Written by Stanley Ly, MA, LPC, Director, Faculty and Staff Assistance Program
Dec 30, 2022 will mark the one year anniversary since the Marshall Fire damaged and destroyed more than 1,000 homes and businesses in Superior, Louisville and Boulder County, disrupting and displacing many lives in our community. We understand that this anniversary may be difficult for many of our community members, especially as responders continue efforts to contain the Sunshine Wildland Fire outside of Boulder.
Anniversaries of difficult and traumatic events may bring up a variety of feelings or lead to intense reactions. Although it may be tempting to find ways to avoid those difficult feelings, bringing purposeful attention and self-compassion around anniversaries of traumatic events, like the Marshall Fire, can make these reactions less severe and help those affected feel more empowered.
Anniversary reactions are usually involuntary feelings on or near the anniversary date that bring up strong reminders or memories of a traumatic event itself. These involuntary feelings may resemble fearfulness, anxiety, sadness, numbness, hyperarousal or other difficult feelings.
Physical symptoms, like stomach pain, fatigue, nervousness, lethargy or headaches, may also manifest near the anniversary date. Those who have been affected may find themselves isolating, or using alcohol or other drugs to cope.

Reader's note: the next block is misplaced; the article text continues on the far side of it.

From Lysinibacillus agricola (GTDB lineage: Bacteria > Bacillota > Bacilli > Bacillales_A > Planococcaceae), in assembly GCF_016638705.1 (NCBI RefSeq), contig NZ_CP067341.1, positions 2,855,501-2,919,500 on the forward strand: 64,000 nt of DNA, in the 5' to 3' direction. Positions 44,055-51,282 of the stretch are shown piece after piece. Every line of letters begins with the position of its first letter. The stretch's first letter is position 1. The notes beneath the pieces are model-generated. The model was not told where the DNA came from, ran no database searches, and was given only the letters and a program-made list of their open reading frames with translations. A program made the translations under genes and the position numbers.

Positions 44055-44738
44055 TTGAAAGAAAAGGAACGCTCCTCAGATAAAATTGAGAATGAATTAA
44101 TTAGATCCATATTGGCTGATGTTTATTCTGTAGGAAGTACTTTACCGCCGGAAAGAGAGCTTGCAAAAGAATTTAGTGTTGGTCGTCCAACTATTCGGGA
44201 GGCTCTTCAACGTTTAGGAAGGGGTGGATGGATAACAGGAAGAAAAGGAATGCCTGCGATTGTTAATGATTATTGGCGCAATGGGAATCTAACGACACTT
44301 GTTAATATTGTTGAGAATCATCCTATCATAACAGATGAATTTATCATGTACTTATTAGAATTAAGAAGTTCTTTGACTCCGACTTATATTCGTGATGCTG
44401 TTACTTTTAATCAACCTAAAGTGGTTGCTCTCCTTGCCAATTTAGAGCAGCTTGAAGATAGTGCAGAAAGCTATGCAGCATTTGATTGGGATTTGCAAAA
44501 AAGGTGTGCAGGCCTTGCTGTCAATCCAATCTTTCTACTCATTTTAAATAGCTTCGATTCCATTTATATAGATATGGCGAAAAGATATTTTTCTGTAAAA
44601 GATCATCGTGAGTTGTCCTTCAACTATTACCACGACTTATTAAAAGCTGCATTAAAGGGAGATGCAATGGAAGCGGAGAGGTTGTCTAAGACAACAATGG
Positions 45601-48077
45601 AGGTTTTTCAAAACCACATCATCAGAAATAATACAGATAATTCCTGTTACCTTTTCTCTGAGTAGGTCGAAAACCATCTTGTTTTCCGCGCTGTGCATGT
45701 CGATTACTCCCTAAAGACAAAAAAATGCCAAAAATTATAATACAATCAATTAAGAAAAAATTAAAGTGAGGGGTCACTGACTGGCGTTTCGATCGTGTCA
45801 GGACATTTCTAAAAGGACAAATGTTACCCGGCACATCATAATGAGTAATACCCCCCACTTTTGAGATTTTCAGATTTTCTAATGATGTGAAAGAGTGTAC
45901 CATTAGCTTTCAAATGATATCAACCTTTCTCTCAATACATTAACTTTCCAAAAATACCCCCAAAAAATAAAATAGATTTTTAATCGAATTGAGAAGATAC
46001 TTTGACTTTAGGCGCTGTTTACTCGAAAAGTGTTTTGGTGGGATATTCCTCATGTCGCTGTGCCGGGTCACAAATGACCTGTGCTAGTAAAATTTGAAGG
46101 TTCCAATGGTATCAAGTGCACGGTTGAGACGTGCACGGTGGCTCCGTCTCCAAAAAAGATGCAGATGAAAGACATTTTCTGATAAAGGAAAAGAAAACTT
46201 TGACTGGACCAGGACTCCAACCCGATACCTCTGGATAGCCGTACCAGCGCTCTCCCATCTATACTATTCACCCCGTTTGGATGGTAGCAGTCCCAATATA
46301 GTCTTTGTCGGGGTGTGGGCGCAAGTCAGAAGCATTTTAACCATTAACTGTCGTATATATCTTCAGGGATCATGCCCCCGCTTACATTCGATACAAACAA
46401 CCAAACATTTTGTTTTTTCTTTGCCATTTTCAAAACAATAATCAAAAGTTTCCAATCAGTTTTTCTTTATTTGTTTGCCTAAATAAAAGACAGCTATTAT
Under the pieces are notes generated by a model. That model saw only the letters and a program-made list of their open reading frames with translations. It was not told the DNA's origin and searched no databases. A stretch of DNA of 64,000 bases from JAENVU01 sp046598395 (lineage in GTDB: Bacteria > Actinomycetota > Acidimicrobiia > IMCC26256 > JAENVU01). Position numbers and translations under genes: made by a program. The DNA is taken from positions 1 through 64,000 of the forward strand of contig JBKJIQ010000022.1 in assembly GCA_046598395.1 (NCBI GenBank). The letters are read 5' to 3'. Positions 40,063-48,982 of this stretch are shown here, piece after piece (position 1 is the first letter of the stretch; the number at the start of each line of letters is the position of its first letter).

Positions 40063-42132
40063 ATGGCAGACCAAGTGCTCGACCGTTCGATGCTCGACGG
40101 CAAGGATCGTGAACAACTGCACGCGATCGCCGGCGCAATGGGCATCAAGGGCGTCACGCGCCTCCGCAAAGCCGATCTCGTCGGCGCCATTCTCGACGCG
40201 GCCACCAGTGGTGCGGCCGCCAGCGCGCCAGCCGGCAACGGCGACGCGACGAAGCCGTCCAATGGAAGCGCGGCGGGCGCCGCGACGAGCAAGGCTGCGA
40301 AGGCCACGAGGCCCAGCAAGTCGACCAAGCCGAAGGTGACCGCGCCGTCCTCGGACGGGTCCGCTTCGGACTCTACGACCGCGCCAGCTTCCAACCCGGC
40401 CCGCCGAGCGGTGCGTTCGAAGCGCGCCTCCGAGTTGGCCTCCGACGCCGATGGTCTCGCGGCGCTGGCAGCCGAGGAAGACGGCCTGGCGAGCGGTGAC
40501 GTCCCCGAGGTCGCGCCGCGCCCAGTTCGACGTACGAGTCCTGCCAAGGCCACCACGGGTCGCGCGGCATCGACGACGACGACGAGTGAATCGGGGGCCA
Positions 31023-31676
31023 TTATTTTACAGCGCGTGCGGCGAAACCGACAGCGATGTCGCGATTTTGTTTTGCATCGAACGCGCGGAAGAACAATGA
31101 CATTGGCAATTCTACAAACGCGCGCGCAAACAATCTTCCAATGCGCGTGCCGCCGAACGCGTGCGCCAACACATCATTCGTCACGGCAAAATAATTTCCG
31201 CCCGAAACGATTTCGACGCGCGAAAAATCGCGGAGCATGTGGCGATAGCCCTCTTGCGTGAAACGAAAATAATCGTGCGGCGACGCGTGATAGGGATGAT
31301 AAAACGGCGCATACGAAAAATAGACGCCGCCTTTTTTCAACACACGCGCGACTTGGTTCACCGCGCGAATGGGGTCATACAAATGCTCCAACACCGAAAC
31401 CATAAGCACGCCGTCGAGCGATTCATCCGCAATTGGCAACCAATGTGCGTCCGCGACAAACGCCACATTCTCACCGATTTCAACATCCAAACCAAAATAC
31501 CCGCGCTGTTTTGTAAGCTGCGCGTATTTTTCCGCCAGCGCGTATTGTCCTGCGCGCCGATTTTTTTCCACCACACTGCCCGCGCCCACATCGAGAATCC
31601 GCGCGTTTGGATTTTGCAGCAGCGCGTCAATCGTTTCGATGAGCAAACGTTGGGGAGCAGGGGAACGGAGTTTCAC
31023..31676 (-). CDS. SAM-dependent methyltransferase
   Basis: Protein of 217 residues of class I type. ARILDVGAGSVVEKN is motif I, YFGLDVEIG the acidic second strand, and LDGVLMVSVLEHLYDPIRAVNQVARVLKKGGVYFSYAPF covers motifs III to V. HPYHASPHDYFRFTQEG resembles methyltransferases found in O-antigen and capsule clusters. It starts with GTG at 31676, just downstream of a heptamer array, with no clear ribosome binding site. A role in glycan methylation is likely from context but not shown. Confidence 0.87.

It is also important to note that the impact of an anniversary can vary from person to person and it’s best to try not to compare the experiences of those who were impacted by the same or similar event, as it is common to have different needs and reactions, even within the same family.
For Marshall Fire survivors, the one year anniversary may bring about particular sensitivity to the wind or the smell of smoke, including smoke plumes from a chimney. They may also experience acute anxiety and grief.
What to do about anniversary reactions
Look to be proactive and intentional about taking care of yourself on the anniversary, as well as the days leading up to the anniversary.
Here are some ideas to consider:
Helping children cope
Parents should pay close attention to their children’s’ reactions and behavior around the anniversary of traumatic events. Non-adult children may not possess the emotional insight and language to identify their feelings, let alone communicate their feelings or ask for help. Children are also more likely to demonstrate their feelings through changes in their behavior.
Here are some tips to consider:
Helping survivors of the Marshall Fire
You may find yourself empowered and motivated to support a colleague or friend who was impacted by the Marshall Fire.
Here are some tips:
The Marshall Fire disrupted many community members' sense of safety and comfort, whether they were directly or indirectly affected. The wildfire uprooted families and neighbors, changing the landscape of communities, in some cases permanently. Practicing mindfulness and letting go of things that are no longer possible affords you a chance to process grief and recycle that energy into the people and things that meaningfully contribute to your life and the important lives around you.
Learn more ways to help yourself and others following a traumatic event